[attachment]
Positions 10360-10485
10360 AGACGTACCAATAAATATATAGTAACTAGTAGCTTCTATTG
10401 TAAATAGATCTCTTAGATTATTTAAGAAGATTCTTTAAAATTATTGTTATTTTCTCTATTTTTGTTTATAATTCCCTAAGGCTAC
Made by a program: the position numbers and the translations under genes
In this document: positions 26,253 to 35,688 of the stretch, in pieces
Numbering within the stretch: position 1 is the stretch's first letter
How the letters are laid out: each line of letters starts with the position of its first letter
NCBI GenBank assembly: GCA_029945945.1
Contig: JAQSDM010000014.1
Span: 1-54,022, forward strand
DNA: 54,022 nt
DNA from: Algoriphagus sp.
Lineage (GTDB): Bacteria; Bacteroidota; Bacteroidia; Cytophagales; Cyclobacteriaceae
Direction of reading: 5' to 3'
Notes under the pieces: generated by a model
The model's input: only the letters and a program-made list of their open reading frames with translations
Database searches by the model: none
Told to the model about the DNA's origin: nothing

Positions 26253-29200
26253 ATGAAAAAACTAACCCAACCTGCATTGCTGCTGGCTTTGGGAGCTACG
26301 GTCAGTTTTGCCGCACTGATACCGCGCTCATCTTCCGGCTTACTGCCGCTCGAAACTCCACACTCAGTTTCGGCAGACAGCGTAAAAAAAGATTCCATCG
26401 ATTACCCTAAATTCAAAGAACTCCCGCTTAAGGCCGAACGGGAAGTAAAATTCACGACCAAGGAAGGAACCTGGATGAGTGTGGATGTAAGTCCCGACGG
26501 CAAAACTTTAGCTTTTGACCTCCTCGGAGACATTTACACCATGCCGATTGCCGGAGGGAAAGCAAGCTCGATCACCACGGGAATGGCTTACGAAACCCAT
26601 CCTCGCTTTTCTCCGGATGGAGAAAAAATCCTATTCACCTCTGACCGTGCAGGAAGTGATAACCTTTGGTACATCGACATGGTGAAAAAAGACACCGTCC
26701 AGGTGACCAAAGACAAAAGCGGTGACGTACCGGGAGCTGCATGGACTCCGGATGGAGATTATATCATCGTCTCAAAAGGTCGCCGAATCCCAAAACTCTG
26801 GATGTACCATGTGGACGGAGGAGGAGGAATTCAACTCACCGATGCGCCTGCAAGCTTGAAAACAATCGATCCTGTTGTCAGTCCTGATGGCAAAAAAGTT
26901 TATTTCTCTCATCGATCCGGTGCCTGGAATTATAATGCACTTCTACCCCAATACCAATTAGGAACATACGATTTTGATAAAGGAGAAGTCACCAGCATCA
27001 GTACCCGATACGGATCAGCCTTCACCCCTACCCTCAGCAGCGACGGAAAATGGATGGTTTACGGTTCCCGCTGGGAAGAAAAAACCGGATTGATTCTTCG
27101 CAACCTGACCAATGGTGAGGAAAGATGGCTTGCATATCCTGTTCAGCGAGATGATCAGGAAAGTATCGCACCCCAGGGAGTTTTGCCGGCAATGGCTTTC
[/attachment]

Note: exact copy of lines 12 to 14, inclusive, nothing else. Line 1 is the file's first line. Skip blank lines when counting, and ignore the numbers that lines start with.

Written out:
DNA from: Algoriphagus sp.
Lineage (GTDB): Bacteria; Bacteroidota; Bacteroidia; Cytophagales; Cyclobacteriaceae
Direction of reading: 5' to 3'